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Fury over BBC teen show interview with sex worker

Apparently some teen show in the UK, their own version of like Nickelodeon, interviewed a porn star, Bluebird Films exclusive contract star Gemma Massey, who bragged about great it was to be a porn star to teens. [source]  Can anyone say ooops?  This Sun story also referenced our other story on Gemma and her ex boyfriend who is currently starring in the long reality show Celebrity Big Brother.

THE BBC are under fire for running an interview with a PORN STAR on youth network Newsbeat.

Gemma Massey, who is an ex of Celebrity Big Brother housemate Kirk Norcross, boasts in the chat of getting “ridiculous” pay for having sex on film with strangers.

She even advises teens — the Newsbeat website is aimed at those aged from 15 — that it is BETTER to have sex with porn stars than others because they have regular health checks.

Gemma tells how she went into porn because “the money is better than glamour modelling”.

The interview is still on the Newsbeat site but yesterday the BBC added a disclaimer saying: “This video was recorded in April 2011 and appeared online as part of a detailed piece of journalism (a link is given) drawing on NHS research exploring attitudes towards porn and the dangers in its use for people aged 18-24.”

But internet users were shocked by the video.

One wrote: “Are the BBC really advertising a career as a porn star on their website aimed at teenagers?”

Another posted: “WOW. Who thought THIS was good idea?!? ‘Porn’s great’, porn star tells BBC Newsbeat.”

They were responding to quotes from Gemma, including: “I get paid ridiculous amounts. I think I’m the highest-paid porn star in the UK. If I want plastic surgery they pay for that.

 “If I wanted a car they would buy me a car. If I wanted a house they’d probably buy me a house.”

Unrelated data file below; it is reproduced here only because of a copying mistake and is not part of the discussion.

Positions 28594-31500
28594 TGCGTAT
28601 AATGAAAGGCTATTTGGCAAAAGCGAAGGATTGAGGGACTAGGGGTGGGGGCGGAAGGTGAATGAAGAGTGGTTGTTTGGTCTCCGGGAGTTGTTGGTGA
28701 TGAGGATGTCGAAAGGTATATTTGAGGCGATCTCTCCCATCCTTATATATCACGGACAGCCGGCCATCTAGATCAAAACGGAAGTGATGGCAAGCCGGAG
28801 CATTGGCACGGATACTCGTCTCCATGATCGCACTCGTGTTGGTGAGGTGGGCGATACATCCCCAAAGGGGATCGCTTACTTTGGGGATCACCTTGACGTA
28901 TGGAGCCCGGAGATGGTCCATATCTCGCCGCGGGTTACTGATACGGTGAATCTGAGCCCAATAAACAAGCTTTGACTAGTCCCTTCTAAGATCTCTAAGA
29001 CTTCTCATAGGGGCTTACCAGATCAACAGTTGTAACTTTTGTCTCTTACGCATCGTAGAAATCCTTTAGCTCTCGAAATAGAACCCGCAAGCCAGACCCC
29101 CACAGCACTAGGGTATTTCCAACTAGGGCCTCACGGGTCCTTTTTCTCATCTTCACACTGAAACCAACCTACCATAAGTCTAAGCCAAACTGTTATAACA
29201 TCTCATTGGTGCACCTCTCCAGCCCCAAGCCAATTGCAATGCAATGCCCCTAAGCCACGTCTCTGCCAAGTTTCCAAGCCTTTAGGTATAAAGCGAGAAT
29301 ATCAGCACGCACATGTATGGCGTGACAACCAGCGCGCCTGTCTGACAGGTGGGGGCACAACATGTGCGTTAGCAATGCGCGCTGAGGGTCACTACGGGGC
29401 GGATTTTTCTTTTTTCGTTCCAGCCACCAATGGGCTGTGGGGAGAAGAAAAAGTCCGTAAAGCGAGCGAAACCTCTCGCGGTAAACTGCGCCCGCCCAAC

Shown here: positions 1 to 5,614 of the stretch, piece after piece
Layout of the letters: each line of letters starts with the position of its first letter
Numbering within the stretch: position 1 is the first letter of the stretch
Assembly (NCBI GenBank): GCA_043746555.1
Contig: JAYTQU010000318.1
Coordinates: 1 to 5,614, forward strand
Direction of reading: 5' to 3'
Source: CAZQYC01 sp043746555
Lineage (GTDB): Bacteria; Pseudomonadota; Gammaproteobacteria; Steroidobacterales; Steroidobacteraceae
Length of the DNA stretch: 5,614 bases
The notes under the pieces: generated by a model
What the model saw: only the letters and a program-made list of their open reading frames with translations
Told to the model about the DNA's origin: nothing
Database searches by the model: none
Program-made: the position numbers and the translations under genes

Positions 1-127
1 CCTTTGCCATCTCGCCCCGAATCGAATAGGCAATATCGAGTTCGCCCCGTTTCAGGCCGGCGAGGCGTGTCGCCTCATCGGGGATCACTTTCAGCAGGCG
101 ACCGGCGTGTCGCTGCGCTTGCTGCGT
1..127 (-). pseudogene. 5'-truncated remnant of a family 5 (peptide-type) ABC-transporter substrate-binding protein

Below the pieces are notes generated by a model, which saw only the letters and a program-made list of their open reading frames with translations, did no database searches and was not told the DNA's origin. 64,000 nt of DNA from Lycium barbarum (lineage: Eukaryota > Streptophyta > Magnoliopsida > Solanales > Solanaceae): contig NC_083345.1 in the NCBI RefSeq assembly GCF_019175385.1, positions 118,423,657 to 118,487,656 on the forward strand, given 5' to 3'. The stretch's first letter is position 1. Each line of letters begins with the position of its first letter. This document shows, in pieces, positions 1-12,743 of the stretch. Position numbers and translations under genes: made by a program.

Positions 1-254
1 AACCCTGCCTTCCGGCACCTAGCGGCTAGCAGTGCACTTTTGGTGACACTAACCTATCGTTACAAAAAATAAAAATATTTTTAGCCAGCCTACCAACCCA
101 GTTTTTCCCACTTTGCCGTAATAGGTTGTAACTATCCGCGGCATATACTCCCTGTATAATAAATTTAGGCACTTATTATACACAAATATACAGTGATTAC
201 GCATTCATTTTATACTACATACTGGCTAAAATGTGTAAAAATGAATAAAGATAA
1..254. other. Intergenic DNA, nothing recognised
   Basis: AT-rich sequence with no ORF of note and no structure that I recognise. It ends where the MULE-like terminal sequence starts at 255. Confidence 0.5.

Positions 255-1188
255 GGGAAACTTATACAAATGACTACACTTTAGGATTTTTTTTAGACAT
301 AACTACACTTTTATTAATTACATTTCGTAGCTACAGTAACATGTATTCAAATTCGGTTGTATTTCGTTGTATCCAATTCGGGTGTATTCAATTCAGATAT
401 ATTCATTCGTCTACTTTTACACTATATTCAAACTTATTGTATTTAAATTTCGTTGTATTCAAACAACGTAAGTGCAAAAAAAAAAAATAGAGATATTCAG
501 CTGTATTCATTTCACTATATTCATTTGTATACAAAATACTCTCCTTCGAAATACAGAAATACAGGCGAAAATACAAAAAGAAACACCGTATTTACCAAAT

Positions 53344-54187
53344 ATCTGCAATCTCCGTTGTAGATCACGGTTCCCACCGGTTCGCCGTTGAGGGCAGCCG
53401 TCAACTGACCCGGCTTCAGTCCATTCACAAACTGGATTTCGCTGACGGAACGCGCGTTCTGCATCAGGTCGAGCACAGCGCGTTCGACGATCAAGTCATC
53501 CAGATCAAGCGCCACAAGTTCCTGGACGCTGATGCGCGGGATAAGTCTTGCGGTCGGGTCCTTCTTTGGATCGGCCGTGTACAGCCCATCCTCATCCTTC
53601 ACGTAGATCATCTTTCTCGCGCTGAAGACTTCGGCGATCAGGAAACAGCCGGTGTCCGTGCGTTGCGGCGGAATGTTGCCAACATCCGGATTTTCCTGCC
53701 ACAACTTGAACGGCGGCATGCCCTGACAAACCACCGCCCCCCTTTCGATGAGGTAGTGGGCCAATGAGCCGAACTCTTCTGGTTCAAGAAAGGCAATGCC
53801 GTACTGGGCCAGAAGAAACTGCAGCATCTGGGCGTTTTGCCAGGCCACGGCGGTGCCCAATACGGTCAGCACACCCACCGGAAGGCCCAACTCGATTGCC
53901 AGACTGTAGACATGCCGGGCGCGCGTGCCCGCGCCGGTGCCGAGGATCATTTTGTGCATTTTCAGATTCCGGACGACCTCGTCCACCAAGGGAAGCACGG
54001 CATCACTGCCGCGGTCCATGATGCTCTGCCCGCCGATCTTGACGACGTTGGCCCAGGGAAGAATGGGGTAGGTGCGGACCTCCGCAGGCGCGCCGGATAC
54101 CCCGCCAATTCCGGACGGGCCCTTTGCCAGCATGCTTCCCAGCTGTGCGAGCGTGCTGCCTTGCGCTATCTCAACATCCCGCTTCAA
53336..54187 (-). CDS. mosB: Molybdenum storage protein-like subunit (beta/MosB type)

Asked by a viewer, Katie, whether she worries about sexually transmitted infections, she answers: “You’re safer sleeping with someone in the industry than if you go on a night out, pull someone and take them home.

“You don’t know where they’ve been, you don’t know their background while people in our industry, every single month, you know without fail they have been tested and if they are working you know they are clean.”

Kirk — who is currently in the Big Brother house — told Georgia Salpa before she was evicted that he has big plans for Gemma when he leaves.

He said: “I really hope she does (take me back), I’ll propose.

“I better find a ring. I want to spend my life with her.

“I want to be a young dad.

“I’m not sure it is what I want to do, I just don’t want to lose her.”

CUNT…. THE DOCUMENTARY

Now BBC plans an ‘I love the C-word’ documentary

The BBC came under new fire after it announced plans for a £200,000 TV documentary devoted to the most offensive word in the English language.

The programme – tentatively titled I love The C-Word – is billed as examining why the word has become more mainstream in recent years.